In Wintersession, this course is open to all majors
  • TEXT-4898

    TEXTILE DEGREE PROJECT

    Credits: 9.00

    The student's project, designed in consultation with the faculty, can be in one of the textile areas or in combination with other areas of the school. The project, which will be evaluated by the faculty and visiting critics at the end of the semester, can entail a collection of designs or fine arts work representing the current conclusive state of student's work or an investigation of a new area. If the project involves such an investigation, the final presentation consists of a review of the investigatory process. The level of concepts, skills, and commitment constitute a major part of the criteria in the evaluation of the work.
    Additional fee charged for use of materials beyond class assignments.
    Major requirement; Textile majors only; Seniors only
    Registration by Textile department, course not available via web registration
    Mid-year graduates should see the department head about taking this course in Fall and Wintersession.
  • TEXT-484G

    TEXTILE SEMINAR I

    Credits: 3.00

    This course focuses on issues in the professional textile field, such as the effect of production parameters and end use on design decisions. While helping students become more familiar with the wide ranging market, from the most innovative to the traditional, this course aims at providing an awareness of how one's own work fits into this context. Lecturers include professionals from the field, who advise on the studio work required in this class.
    Course may be repeated for credit
    Graduate major requirement; Textile majors only
    Registration by Textile department, course not available via web registration
  • TEXT-4804

    WEAVING II

    Credits:

    Students develop their chosen themes through drawing and executing a series of woven samples. The samples explore structures and materials relevant to the chosen subject matter. Fine arts oriented or design projects which evolve from the investigation are woven.
    Major elective; Textitle majors only; Juniors only
  • TEXT-4820

    WOVEN STRUCTURE FOR PATTERN

    Credits: 3.00

    This elective course is intended for those whose main interest is pattern but who also want to acquire skills to apply this to woven structures. Using both handlooms and dobby looms, students will explore structural possibilities for building patterns in weaving. Material quality, color, and potential end use will be part of the criteria for analyzing work. Exercises in drafting -- both by hand and on the computer -- as a means of understanding woven structures in a three-dimensional way and generating new structures for patterns will be a strong part of this course.
    Major elective; Textile majors only; Juniors only
Wintersession 2015
  • TEXT-W497

    DEGREE PROJECT AND THESIS PREPARATION

    Credits: 3.00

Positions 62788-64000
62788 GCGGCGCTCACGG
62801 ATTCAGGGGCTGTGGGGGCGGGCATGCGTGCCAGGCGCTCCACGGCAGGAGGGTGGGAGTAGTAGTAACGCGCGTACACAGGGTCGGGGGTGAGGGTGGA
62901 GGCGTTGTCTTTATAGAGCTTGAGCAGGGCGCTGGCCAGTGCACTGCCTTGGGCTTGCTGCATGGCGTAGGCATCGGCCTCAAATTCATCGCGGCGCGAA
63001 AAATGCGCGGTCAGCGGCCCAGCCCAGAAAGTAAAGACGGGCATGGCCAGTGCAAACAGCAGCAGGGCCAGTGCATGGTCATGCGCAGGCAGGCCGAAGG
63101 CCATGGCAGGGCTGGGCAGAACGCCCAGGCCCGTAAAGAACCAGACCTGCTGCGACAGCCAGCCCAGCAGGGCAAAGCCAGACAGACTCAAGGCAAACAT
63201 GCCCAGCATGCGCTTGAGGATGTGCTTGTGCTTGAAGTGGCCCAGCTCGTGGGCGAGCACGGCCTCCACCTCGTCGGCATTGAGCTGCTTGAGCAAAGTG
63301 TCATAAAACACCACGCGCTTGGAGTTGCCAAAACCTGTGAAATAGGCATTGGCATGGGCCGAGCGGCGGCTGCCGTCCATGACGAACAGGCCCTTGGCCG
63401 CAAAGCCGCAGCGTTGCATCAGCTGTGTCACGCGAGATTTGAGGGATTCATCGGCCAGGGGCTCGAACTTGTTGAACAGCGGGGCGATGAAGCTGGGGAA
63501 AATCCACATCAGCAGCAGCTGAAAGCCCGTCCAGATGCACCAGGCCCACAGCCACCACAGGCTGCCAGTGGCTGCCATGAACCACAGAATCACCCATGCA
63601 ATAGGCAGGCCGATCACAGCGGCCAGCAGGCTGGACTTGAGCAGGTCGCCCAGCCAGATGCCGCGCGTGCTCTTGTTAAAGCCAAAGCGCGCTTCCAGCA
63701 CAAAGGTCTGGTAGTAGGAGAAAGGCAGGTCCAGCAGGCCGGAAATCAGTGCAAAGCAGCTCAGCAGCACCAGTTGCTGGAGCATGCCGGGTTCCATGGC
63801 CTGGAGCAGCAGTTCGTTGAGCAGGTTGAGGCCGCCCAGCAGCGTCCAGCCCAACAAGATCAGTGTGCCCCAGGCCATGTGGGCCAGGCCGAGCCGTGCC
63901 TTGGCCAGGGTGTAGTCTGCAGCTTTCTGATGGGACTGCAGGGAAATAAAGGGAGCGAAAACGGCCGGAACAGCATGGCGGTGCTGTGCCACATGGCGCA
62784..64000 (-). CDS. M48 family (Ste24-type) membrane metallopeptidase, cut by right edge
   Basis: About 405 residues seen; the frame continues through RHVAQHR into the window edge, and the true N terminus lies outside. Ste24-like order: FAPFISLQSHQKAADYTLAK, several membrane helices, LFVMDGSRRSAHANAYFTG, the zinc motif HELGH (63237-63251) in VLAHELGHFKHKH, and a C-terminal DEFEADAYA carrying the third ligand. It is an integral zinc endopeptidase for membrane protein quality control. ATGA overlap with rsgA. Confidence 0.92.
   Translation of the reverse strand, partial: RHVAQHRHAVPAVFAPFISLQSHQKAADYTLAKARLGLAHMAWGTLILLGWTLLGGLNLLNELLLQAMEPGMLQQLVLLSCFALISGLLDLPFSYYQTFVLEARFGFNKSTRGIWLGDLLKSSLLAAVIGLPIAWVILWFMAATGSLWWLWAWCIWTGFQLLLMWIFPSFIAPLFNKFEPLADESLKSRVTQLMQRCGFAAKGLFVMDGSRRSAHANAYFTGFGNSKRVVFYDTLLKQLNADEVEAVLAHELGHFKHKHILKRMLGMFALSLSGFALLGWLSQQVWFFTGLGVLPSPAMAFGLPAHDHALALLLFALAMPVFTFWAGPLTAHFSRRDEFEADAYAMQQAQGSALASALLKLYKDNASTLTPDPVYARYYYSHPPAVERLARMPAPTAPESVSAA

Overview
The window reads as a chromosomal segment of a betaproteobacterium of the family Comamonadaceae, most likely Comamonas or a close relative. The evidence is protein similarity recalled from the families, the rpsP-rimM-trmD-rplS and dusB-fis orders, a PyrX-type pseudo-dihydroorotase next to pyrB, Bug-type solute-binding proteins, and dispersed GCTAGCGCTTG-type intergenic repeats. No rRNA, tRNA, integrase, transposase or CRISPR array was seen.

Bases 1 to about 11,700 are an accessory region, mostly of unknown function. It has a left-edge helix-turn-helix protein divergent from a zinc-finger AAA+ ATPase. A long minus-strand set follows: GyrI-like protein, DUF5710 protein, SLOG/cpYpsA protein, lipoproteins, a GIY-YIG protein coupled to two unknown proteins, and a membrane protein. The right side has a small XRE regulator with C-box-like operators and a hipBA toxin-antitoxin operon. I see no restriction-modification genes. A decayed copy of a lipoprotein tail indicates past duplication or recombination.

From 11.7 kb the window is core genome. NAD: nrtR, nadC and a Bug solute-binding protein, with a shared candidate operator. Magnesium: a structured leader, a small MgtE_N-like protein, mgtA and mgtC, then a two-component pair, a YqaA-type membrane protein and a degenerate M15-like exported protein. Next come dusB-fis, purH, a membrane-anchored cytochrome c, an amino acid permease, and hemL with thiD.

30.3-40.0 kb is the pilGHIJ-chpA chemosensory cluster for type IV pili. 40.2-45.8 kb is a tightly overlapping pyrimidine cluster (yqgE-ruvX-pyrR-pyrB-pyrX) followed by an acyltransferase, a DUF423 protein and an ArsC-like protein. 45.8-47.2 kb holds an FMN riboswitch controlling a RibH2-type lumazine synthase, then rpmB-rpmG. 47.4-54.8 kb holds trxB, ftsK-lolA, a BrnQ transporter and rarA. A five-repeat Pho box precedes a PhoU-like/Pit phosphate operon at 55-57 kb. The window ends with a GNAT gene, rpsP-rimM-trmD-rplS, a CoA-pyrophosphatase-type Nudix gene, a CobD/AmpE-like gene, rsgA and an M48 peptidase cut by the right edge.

Senior and Graduate Level Independent Study for Textiles majors.
    Schedule is individually arranged with instructor.
    Open to Senior and Graduate level only
  • TEXT-4808

    DESIGN FOR DIGITALLY PRINTED FABRICS

    Credits: 3.00

    This intensive course moves from concept to design development and then onto digitally printed fabrics. Students start by creating presentation boards for color, pattern, and application in order to establish direction in their work. With Adobe Photoshop serving as the primary tool, the traditional techniques of drawing, painting, and collage are integrated with new design technology. Class instruction will lead students through the Adobe software in the development of design for extensive experimentation on the Textile Department's Mimaki fabric printer. Students will be encouraged to go beyond the boundaries of traditional textile design to meet the possibilities of this exciting technology.
    Estimated Material Cost: $50.00
  • TEXT-4704

    DIGITAL EMBROIDERY

    Credits: 3.00

    Digital embroidery transforms hand-crafted couture into a work of fine art. Just like a tattoo where an image is created with needles and color, so embroidered fabric or paper is needle-stitched with colored threads. A basic knowledge of Adobe Photoshop is helpful, but we will also cover the fundamentals of creating a preparatory design file in Adobe Illustrator. This vector design file will then be artistically translated into a Pulse embroidery file that can be saved and sewn out as as a multiple or repeat pattern. The resulting personalized textile can be applied to fabrics for apparel or interior applications as well as fine art.
    There will be a series of small assignments to build up a repertoire of techniques and then a final project that summarizes the student's ability and artistic innovation. This course will explore top of the line Tajima Pulse software with the goal of creating personal creative images that will be sewn out on a 15-needle Tajima commercial embroidery machine.